[Constitution, Jefferson's Manual, and the Rules of the House of Representatives, 111th Congress]
[House Document 110-162]
[Jeffersons Manual of ParliamentaryPractice]
[From the U.S. Government Printing Office, www.gpo.gov]
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tation of the joint addresses of the two Houses to the President (V,
6782-6787). In 1801 President Jefferson transmitted a message in writing
and discontinued the practice of making addresses in person. From 1801
to 1913 all messages were sent in writing (V, 6629), but President
Wilson resumed the custom of making addresses in person on April 8,
1913, and, with the exception of President Hoover (VIII, 3333), the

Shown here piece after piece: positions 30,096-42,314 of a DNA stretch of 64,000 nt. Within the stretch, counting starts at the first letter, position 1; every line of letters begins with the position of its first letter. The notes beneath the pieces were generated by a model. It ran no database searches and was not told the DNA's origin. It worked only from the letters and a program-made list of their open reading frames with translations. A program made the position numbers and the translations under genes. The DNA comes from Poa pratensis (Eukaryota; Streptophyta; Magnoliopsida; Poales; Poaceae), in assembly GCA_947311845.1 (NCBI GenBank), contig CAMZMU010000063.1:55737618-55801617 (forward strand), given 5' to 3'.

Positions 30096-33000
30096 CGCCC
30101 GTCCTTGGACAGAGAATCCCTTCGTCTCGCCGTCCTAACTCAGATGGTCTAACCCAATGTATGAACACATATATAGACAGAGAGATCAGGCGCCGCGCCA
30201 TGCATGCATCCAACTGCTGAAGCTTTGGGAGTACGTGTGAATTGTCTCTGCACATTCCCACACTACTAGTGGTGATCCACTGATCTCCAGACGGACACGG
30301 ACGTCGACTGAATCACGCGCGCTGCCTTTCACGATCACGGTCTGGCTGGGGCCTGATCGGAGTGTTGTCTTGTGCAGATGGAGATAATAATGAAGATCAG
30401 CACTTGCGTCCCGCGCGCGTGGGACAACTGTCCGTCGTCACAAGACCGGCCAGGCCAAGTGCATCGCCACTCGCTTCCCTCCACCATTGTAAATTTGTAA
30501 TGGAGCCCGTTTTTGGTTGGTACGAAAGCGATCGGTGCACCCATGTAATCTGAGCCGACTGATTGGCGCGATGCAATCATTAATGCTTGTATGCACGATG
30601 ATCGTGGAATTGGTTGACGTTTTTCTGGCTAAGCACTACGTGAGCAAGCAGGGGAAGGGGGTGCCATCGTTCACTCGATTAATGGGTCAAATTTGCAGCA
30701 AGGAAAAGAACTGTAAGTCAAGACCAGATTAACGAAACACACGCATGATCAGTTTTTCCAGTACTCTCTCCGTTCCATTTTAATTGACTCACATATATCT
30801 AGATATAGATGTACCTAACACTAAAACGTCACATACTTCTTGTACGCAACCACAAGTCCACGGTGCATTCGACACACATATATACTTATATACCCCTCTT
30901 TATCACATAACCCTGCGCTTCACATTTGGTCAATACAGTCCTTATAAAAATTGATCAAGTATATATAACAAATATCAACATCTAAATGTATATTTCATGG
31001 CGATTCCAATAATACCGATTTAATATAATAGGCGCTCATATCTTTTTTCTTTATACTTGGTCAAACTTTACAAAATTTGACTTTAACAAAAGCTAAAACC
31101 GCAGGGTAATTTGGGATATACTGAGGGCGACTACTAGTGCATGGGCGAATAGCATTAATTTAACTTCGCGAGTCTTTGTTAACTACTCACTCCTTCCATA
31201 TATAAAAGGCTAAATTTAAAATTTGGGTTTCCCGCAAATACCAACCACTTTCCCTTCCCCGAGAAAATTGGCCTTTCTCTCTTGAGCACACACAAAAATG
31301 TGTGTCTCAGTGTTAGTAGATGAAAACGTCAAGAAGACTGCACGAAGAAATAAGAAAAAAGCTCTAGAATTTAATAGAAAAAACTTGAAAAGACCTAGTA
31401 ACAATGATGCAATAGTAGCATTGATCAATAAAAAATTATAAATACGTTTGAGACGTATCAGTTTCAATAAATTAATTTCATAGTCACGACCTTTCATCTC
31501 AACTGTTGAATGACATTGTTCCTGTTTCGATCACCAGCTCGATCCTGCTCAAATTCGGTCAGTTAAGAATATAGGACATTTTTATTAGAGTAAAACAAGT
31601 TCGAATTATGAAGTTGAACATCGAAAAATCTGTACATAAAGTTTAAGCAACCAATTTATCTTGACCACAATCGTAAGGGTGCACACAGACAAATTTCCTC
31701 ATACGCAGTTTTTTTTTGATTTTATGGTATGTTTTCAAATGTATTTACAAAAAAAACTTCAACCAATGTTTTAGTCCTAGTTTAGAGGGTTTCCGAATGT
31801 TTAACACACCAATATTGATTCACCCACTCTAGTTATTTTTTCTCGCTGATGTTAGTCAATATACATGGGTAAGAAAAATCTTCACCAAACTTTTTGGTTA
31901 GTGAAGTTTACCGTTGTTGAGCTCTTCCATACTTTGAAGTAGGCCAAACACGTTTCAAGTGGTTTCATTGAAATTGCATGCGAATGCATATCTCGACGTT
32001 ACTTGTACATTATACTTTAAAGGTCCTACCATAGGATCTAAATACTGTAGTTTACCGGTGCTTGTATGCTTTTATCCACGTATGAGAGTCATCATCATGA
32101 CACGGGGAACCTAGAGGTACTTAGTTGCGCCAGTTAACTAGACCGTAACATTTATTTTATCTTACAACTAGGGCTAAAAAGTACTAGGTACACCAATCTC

custom has been followed generally by subsequent Presidents.
In the first years of Congress the President annually delivered an
address to the two Houses in joint session, and the House then prepared
an address, which the Speaker, attended by the House, carried to the
President. A joint rule of 1789 also provided for the presentation of
joint addresses of the two Houses to the President (V, 6630). In 1876
the joint rules of the House were abrogated, including the joint rule
providing for presen
Sec. 316. Addresses to the President.
A joint address of
both Houses of Parliament is read by the Speaker of the House of Lords.
It may be attended by both Houses in a body, or by a Committee from each
House, or by the two Speakers only. An address of the House of Commons
only may be presented by the Whole House, or by the Speaker, 9 Grey,
473; 1 Chandler, 298, 301; or by such particular members as are of the
privy council. 2 Hats., 278.